Since a database equivalent is that of a table containing precisely two fields - key and value - we can use an associative array to store any information which can be held in this form.
Data structures for representing
Associative arrays are usually used when lookup is the most frequent operation. For this reason, implementations are usually designed to allow speedy lookup, at the expense of slower insertion and a larger storage footprint than other data structures (such as association lists).
There are two main efficient data structures used to represent associative arrays, the hash table and the self-balancing binary search tree (such as a red-black tree or an AVL tree). Skip lists are also an alternative, though relatively new and not as widely used. B-trees (and variants) can also be used, and are commonly used when the associative array is too large to reside entirely in memory, for instance in a simple database. Relative advantages and disadvantages include:
Sometimes simple implementations of one data structure or the other have disadvantages that can be overcome by better design. For example:
A simple but generally inefficient type of associative array is an association list, often called an alist for short, which simply stores a linked list of key-value pairs. Each lookup does a linear search through the list looking for a key match. Such a data structure is commonly used in Lisp/Scheme. Advantages of association lists include:
If the keys have a specific type, one can often use specialized data structures to gain performance. For example, integer-keyed maps can be implemented using radix trees or Judy arrays, and are useful space-saving replacements for sparse arrays. Because this type of data structure can perform longest-prefix matching, they're particularly useful in applications where a single value is assigned to most of a large range of keys with a common prefix except for a few exceptions, such as in routing tables. String-keyed maps can avoid extra comparisons during lookups by using tries.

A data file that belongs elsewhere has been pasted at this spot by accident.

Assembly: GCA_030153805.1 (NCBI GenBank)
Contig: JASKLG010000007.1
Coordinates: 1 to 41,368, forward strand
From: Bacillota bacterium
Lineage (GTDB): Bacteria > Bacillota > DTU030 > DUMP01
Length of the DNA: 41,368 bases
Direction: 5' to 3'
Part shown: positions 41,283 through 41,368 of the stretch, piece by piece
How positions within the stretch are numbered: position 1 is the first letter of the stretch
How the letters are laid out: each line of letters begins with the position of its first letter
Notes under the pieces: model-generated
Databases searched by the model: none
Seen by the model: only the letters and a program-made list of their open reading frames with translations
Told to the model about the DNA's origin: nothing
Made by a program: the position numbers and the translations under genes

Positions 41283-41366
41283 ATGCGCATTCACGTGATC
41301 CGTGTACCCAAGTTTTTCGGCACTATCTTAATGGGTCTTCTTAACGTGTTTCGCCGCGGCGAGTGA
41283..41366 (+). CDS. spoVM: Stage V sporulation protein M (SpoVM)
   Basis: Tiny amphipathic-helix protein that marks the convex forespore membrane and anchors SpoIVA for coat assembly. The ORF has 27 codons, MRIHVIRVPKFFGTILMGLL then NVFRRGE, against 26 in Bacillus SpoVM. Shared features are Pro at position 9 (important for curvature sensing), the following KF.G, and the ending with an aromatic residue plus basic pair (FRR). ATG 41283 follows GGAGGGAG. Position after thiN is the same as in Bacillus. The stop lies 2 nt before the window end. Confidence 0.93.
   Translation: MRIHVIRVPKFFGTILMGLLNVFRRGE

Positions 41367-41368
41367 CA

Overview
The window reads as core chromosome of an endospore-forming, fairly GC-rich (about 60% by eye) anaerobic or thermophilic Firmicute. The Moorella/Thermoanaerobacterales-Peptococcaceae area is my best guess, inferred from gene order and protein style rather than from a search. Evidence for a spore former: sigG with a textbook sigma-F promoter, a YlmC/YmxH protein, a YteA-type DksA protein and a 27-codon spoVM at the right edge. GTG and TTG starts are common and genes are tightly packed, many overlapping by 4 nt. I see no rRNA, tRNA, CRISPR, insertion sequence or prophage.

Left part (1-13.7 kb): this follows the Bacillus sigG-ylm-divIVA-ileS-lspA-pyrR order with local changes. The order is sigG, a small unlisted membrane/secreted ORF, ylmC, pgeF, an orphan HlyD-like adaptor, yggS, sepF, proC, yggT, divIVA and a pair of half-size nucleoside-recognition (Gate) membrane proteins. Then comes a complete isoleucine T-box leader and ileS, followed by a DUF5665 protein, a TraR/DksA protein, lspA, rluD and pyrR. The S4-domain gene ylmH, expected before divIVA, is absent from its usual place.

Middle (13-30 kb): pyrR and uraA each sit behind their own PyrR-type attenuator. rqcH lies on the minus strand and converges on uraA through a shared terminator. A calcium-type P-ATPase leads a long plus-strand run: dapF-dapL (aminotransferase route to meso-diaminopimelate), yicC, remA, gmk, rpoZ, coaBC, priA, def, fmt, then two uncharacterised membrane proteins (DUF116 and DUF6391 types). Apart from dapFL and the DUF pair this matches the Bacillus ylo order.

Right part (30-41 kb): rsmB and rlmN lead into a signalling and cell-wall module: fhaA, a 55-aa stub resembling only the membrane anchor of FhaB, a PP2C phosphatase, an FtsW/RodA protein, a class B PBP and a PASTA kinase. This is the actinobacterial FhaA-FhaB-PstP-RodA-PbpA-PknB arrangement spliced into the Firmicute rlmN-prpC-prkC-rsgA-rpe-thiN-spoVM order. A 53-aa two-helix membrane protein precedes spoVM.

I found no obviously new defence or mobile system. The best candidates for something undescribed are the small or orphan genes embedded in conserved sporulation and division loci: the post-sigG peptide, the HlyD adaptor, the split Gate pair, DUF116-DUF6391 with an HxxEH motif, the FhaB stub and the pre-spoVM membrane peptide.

A variation of the map (associative array) is the multimap, which is the same as map data structures, but allows a key to be mapped to more than one value. Formally, a multimap can be thought of as a regular associative array that maps unique keys to nonempty sets of values, although actual implementation may vary. C++'s Standard Template Library provides the "multimap" container for the sorted multimap, SGI's STL provides the "hash_multimap" container, which implements a multimap using a hash table, and some varieties of LPC have built-in multimap support.
Associative arrays can be implemented in any programming language as a package and many language systems provide them as part of their standard library. In some languages, they are not only built into the standard system, but have special syntax, often using array-like subscripting. Built-in syntactic support for associative arrays was introduced by SNOBOL4, under the name "table".
In Visual FoxPro they are called Collections. In the scripting language Lua, associative arrays, called tables, are used as the primitive building block for all data structures, even arrays. In MUMPS, the associative arrays are typically stored as B-trees.